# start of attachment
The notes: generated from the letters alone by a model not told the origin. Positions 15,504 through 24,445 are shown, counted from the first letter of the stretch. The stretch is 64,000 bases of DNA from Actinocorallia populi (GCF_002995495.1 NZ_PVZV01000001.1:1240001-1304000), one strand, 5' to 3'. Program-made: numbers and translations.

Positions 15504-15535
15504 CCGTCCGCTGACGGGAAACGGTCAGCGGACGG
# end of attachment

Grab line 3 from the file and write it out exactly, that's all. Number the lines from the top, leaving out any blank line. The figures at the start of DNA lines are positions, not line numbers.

15504 CCGTCCGCTGACGGGAAACGGTCAGCGGACGG